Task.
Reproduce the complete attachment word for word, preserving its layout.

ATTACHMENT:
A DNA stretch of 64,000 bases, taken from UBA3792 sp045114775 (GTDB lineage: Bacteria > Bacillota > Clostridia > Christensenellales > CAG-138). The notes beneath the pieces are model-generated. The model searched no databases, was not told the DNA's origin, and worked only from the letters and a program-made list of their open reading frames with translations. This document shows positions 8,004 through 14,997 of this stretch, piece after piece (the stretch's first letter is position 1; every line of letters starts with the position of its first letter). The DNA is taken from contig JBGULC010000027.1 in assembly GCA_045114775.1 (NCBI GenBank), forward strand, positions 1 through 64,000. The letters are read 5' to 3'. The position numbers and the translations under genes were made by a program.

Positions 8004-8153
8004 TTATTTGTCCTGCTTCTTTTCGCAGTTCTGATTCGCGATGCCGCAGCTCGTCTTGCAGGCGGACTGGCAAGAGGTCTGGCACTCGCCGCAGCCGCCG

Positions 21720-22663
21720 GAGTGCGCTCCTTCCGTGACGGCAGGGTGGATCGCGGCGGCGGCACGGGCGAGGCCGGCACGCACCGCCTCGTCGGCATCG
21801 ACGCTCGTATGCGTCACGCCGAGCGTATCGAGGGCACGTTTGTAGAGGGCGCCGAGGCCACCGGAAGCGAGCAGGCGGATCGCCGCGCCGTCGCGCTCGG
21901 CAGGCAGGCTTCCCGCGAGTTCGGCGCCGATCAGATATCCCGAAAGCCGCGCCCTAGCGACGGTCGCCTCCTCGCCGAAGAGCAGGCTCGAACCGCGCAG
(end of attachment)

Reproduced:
A DNA stretch of 64,000 bases, taken from UBA3792 sp045114775 (GTDB lineage: Bacteria > Bacillota > Clostridia > Christensenellales > CAG-138). The notes beneath the pieces are model-generated. The model searched no databases, was not told the DNA's origin, and worked only from the letters and a program-made list of their open reading frames with translations. This document shows positions 8,004 through 14,997 of this stretch, piece after piece (the stretch's first letter is position 1; every line of letters starts with the position of its first letter). The DNA is taken from contig JBGULC010000027.1 in assembly GCA_045114775.1 (NCBI GenBank), forward strand, positions 1 through 64,000. The letters are read 5' to 3'. The position numbers and the translations under genes were made by a program.

Positions 8004-8153
8004 TTATTTGTCCTGCTTCTTTTCGCAGTTCTGATTCGCGATGCCGCAGCTCGTCTTGCAGGCGGACTGGCAAGAGGTCTGGCACTCGCCGCAGCCGCCG

Positions 21720-22663
21720 GAGTGCGCTCCTTCCGTGACGGCAGGGTGGATCGCGGCGGCGGCACGGGCGAGGCCGGCACGCACCGCCTCGTCGGCATCG
21801 ACGCTCGTATGCGTCACGCCGAGCGTATCGAGGGCACGTTTGTAGAGGGCGCCGAGGCCACCGGAAGCGAGCAGGCGGATCGCCGCGCCGTCGCGCTCGG
21901 CAGGCAGGCTTCCCGCGAGTTCGGCGCCGATCAGATATCCCGAAAGCCGCGCCCTAGCGACGGTCGCCTCCTCGCCGAAGAGCAGGCTCGAACCGCGCAG